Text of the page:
A House panel on Wednesday subpoenaed the Department of Homeland Security for all documents pertaining to any suggestion by President Donald Trump that he would pardon immigration officials who broke the law to follow his orders to close the border, the first in a series of investigative moves Democrats are promising on the pardon controversy.
The House Judiciary Committee served the compulsory measure for all communications related to a pair of meetings Trump had earlier this year in which he reportedly floated those pardons. The committee is also asking for documents pertaining to any pardon promises for immigration officials or others engaged in trying to build Trump’s barrier at the U.S.-Mexico.
“The dangling of pardons by the president to encourage government officials to violate federal law would constitute another reported example of the president’s disregard for the rule of law,” said House Judiciary Chairman Jerrold Nadler, D-N.Y. “The Framers did not envision the use of the presidential pardon power to encourage criminal acts at the president’s direction.”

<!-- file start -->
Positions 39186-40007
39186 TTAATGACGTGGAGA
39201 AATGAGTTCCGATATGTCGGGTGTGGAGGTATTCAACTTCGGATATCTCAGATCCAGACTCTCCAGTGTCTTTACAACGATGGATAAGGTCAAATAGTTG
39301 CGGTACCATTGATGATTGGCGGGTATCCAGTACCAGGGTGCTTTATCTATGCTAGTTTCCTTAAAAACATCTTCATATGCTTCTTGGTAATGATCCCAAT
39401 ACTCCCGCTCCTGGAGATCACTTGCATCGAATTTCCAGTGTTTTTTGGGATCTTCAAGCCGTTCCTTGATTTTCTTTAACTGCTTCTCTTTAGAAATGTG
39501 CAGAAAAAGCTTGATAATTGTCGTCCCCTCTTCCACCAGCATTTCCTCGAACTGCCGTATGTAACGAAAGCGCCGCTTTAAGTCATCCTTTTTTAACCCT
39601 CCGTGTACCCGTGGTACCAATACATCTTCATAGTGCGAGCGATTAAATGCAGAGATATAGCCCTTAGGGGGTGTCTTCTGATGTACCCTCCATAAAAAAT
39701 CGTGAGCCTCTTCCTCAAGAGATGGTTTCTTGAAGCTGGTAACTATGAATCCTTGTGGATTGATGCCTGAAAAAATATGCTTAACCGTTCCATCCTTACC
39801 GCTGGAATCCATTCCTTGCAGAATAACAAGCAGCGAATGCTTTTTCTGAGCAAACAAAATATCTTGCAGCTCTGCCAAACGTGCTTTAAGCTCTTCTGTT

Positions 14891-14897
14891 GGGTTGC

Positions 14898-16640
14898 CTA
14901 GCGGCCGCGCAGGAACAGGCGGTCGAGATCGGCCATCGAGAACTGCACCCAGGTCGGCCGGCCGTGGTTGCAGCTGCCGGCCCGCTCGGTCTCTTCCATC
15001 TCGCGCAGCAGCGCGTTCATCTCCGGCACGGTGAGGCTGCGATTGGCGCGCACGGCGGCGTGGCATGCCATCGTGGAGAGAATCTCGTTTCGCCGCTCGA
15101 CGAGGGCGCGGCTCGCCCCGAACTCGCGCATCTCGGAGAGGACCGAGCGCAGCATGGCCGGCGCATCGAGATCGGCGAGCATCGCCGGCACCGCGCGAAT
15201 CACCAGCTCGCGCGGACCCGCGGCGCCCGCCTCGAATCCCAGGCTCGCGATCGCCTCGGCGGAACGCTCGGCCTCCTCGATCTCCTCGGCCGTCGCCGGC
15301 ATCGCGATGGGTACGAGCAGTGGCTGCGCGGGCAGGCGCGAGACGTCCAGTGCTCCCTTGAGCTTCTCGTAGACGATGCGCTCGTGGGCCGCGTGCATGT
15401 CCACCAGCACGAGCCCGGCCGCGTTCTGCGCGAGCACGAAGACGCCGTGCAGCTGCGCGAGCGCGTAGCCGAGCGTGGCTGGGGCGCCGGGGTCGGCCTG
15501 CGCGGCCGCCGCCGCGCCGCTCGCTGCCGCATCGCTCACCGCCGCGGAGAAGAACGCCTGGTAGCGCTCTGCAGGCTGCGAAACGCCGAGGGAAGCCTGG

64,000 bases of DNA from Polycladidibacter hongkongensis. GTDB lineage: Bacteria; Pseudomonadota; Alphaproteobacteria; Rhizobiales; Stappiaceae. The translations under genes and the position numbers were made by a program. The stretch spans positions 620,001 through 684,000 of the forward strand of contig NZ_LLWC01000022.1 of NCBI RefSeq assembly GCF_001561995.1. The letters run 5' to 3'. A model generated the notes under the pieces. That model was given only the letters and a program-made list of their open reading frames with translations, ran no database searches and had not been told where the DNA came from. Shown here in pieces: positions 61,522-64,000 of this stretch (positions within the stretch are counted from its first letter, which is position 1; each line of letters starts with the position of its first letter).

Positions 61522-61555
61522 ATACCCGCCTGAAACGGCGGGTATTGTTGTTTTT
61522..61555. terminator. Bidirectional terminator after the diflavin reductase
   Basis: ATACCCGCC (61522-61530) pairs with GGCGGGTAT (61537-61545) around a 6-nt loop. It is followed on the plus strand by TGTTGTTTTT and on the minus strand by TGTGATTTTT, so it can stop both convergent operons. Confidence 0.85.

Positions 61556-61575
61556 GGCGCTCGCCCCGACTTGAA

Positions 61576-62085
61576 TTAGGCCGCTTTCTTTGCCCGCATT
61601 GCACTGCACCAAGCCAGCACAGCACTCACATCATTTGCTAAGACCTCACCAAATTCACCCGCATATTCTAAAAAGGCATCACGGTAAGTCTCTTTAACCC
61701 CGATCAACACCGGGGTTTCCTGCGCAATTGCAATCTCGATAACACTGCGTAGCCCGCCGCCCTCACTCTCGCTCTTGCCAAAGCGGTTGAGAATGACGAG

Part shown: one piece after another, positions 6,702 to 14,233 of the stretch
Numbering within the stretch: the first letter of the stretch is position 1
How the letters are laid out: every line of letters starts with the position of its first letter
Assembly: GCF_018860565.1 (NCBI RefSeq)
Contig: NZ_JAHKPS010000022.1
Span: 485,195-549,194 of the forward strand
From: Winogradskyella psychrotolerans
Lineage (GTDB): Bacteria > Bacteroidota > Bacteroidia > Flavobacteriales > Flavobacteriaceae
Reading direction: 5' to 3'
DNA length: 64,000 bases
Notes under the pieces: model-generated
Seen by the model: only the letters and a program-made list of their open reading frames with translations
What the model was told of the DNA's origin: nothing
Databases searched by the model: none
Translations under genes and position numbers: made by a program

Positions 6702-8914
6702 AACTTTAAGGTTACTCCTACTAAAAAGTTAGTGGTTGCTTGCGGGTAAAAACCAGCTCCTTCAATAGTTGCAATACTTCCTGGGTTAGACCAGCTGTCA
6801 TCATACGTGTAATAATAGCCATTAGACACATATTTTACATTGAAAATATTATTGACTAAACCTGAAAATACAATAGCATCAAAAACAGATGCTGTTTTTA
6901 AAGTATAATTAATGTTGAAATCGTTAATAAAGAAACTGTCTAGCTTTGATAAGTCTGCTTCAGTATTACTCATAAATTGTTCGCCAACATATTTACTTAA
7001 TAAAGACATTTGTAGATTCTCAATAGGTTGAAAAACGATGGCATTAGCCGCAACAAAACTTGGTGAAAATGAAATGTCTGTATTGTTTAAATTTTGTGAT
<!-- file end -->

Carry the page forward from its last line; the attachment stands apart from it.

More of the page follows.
The news comes just days after The Washington Post reported that Trump is so eager to build hundreds of miles of border fence ahead of the 2020 election that he has directed aides to fast-track billions of dollars’ worth of construction contracts, aggressively seize private land and disregard environmental rules, according to current and former officials involved with the project.
He then told subordinates concerned about legal repercussions that he will pardon them of any potential wrongdoing should they have to break laws to follow his orders.
In response, the White House said Trump is joking when he makes such statements about pardons.
Earlier this year, The New York Times and CNN reported that Trump told acting Secretary Kevin McAleenan that he’d pardon him if he were jailed for denying entry to migrants seeking asylum.
The document requests, Democrats are promising, will be followed up with hearings as the party determines whether to impeach the president. Judiciary Democrats have discussed drafting articles of impeachment this fall and said in a release that Trump’s talk of pardons fits squarely into their inquiry into “abuse of power.”
“As the committee continues its investigation into whether to recommend articles of impeachment, it is imperative that we are able to obtain information about ongoing presidential misconduct and abuses of power,” Nadler said in the statement.
(c) 2019, The Washington Post · Rachael Bade